Talk:Clarifying Direct IO's Semantics
The Solaris mount_ufs man page suggests:
If forcedirectio is specified [...] data is transferred directly between user address space and the disk.
forcedirectio is a performance option that is of benefit only in large sequential data transfers. The default behavior is noforcedirectio.
[That was a quote: a paraphrase follows at the end of this page]
Note the mention of large sequential I/O: in a recent project we were pleased (and the customer was a little surprised) to find that Solaris UFS was coalescing many contiguous logical writes into a substantially smaller number of large physical writes. This improved their performance when doing full-table scans and large updates.
There is more discussion in the directio man page, where they note that buffered I/O is used if the buffer is misaligned or mmap'd, and:
Large sequential I/O generally performs best with DIRECTIO_ON, except when a file is sparse or is being extended and is opened with O_SYNC or O_DSYNC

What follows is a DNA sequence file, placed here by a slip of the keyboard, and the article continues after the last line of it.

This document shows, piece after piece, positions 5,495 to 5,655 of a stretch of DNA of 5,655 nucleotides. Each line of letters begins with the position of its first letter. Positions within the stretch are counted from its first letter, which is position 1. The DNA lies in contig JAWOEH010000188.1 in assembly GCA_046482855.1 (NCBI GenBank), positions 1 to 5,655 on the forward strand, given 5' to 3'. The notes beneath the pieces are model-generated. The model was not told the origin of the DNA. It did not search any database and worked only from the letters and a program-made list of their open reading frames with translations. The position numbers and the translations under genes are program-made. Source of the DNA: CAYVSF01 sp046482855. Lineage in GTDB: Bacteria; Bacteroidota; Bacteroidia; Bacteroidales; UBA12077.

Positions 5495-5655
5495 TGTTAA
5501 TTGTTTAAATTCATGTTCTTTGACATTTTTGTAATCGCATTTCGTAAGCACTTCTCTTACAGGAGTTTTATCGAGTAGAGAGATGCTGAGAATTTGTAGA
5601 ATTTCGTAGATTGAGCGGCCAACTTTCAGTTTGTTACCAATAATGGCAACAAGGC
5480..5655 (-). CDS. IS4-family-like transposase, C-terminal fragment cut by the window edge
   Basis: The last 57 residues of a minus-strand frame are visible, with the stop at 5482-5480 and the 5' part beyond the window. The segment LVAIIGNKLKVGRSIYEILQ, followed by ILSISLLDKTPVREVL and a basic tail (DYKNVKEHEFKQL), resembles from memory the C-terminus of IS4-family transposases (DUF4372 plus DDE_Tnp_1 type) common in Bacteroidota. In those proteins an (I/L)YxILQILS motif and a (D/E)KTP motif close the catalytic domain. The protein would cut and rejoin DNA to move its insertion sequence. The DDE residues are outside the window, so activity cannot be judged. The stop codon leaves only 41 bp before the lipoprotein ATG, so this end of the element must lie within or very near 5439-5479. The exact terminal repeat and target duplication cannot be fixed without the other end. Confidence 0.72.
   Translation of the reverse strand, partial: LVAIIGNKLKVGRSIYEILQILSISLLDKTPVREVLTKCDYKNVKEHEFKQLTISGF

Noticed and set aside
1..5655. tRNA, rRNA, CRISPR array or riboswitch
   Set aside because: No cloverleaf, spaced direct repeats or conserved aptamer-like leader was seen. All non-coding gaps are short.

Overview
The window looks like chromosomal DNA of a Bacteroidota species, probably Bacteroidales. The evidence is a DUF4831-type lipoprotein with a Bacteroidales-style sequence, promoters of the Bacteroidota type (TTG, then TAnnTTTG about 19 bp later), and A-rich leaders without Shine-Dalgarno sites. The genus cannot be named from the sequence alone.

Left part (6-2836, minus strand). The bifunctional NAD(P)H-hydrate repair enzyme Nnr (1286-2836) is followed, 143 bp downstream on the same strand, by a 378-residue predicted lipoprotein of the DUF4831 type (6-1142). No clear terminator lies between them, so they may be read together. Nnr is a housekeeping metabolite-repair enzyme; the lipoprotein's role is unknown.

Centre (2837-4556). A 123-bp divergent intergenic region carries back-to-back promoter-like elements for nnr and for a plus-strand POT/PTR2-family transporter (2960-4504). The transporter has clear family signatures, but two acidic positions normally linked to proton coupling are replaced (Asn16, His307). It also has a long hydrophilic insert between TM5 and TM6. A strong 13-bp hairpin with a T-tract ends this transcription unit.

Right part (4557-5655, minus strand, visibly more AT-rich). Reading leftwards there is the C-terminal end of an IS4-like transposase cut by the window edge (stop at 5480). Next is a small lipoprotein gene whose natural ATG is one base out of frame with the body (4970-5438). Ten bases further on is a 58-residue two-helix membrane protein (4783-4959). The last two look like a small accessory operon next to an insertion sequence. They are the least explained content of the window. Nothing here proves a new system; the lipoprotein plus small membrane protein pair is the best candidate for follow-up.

Again, they recommend direct i/o for large read or writes.
To paraphrase for copyright purposes, one might say:
Solaris provides "forcedirectio" as a mount option, and when it is applied, data is transferred without being copied to the buffer cache. It is recommended as a performance optimization when large amounts of data are transferred sequentially, unlike other discussion of direct I/O. In practice, forecedirectio indeed does appear to coalesce multiple contiguous logical writes into a substantially smaller number of larger physical writes. This improves performance when doing full-table scans or other large I/O operations.
See man mount_ufs(1M), directio(3C)